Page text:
maybe circumcision explains a lot

This is an excellent explanation of why Foucault said gender and mental health labels are exercises of power:

Marginalized people notice these dynamics, because they come into conflict with them, but the rules seem like natural parts of the universe for people whose identities are well-accounted for by standard categories. The most stable power relations are the ones that seem natural. Consider this:

Getting a tattoo is a rush. As the needle cut through my skin I was babbling, I was breathing fast, I was a little sweaty, I felt alive. I was secretly nervous that this was a big mistake.

But when the tattoo artist finished, I felt elated. He did such a good job. Riding on my tattoo high, I came home to my boyfriend. He didn’t say much and I could tell he wasn’t happy. I told him I was getting a tattoo beforehand, but didn’t ask his opinion on the matter.

He finally said, “If you get another tattoo, there’s going to be a problem.”

My heart started to pound. I already felt insecure about revealing my freshly cut tattoo to the world and by the tone of his voice I knew this wasn’t going to be a fun conversation. I took a breath and pressed for more information. “What sort of problem?”

He said, “I won’t be attracted to you anymore.”

I was shocked. I didn’t think he would be over-the-moon happy about my new tattoo, but I didn’t expect that a tattoo could elicit such a dramatic reaction.

After “weeks” of fighting and arguing about “respecting his opinion,” her self-determination is damaged but not destroyed:

He was right about one thing: I should have been an adult and talked with him before I got the tattoo. I decided not to start a discussion with him beforehand because I feared he would change my mind.

Now, I see that if I had explained why this tattoo was meaningful and important to me it would have helped him understand a little better, and most importantly, reaffirm that he is a vital partner in our relationship.

Now that I have been warned about inking myself for a third time, should I risk my relationship over a tattoo?

My response was and continues to be, “My body, my money, my choice.”

In short: I started planning on forbidden tattoo number three.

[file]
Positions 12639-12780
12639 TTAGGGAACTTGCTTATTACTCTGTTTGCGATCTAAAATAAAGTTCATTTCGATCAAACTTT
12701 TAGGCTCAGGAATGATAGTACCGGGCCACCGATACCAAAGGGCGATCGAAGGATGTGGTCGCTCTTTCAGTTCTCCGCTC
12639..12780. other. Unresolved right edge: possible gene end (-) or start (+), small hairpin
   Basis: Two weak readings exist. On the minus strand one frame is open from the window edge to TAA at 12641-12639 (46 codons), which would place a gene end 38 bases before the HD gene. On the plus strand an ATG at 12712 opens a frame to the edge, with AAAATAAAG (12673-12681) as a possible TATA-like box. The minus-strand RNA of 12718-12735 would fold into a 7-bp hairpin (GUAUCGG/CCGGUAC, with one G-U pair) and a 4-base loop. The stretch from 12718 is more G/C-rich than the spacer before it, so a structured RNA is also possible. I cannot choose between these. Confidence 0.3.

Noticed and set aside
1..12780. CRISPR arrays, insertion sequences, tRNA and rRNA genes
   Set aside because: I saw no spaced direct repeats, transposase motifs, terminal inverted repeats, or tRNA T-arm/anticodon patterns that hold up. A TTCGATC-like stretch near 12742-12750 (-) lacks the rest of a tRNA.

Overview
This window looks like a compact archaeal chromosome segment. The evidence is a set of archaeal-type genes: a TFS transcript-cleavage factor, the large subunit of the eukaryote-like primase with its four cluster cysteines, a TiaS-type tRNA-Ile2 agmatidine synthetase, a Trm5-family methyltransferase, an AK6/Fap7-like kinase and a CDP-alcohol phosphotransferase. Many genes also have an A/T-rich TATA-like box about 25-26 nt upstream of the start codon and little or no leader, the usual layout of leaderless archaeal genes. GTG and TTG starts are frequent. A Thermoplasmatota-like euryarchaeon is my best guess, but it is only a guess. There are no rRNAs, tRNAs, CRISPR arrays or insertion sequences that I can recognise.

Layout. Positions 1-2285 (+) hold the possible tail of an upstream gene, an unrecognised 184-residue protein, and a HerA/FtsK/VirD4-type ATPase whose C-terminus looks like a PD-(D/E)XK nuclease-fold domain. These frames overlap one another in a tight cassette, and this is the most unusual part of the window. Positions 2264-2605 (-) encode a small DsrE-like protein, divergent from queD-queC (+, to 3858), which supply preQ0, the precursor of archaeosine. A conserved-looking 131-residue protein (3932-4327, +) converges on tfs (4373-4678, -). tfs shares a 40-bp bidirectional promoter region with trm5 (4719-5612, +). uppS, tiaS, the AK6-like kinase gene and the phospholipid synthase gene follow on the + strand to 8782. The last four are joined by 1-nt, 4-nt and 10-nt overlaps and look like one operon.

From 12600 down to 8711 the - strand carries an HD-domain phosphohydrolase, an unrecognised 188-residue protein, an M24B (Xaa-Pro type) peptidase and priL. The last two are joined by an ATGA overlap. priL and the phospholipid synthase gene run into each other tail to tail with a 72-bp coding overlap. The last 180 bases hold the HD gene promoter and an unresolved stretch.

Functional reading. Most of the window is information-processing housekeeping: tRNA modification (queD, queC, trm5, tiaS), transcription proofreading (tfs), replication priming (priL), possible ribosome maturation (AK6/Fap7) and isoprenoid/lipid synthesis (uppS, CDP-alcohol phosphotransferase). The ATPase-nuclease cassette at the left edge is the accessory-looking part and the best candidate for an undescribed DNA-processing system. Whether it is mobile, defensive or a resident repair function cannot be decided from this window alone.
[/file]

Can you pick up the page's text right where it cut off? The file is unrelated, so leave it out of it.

In other words, he’s just generally threatening and intimidating. He didn’t need to say something specific for her to know it was prudent to worry. She “feared he would change my mind,” rather than “expected him to come along and hold my hand.” It’s presumed that the answer to his neediness is that he makes decisions about her skin, angrily.

The ring leader of the “sheer disgust” category is my boss. He is old-fashioned and when he saw my tattoo I thought he was going to faint.

I finally had a discussion with him about it. He told me my tattoo was ugly. He told me I should have come to him before I got it because he would have talked me out of it. Talk about lacking filters or boundaries.

The worst part was that he felt so strongly he started to cry. This has made going to work uncomfortable. I consciously try hiding my tattoo by holding my arm in certain ways. Inevitably I forget to hide it, catch my boss staring at the tattoo, and each time this brings back the memory of him crying in his office.

Really, her boss is “crying like a little bitch,” but I suspect that if you pressed him on the issue he’d invoke Jesus to manlify it somehow. These same behaviors would be labeled “borderline” in women for sure. She’s even worried about validating her boyfriend.

For a certain kind of asshole man, plainly pathological behavior is valorized in “progressive” places like Alternet:

Some people have no interest in talking dirty, and that’s okay. But the curious might just find if they were to try it, they’d like it.

One man I’ll call Dave told me, “So with my wife and I, it started with simple talking. I would tell her how to suck or how to touch me. Then it got more intense. I would start to call her names. I started by calling her a slut; then it progressed. I thought the c-word would be too much for her, but it isn’t. Then I thought the b-word would be over the top, but she likes it.”

He explained, “Honestly, if I don’t have any name-calling, I can’t get off. She knows it too.”

Call me heteronormative, but I think that calls into question Dave’s capacity for affection, empathy, and respect. He can only fuck the cunts of bitches, is what he’s saying. Emotional warmth as a path to orgasm is foreclosed. It’s not the fact of aggressive sexual impulses. It’s the exclusivity of them.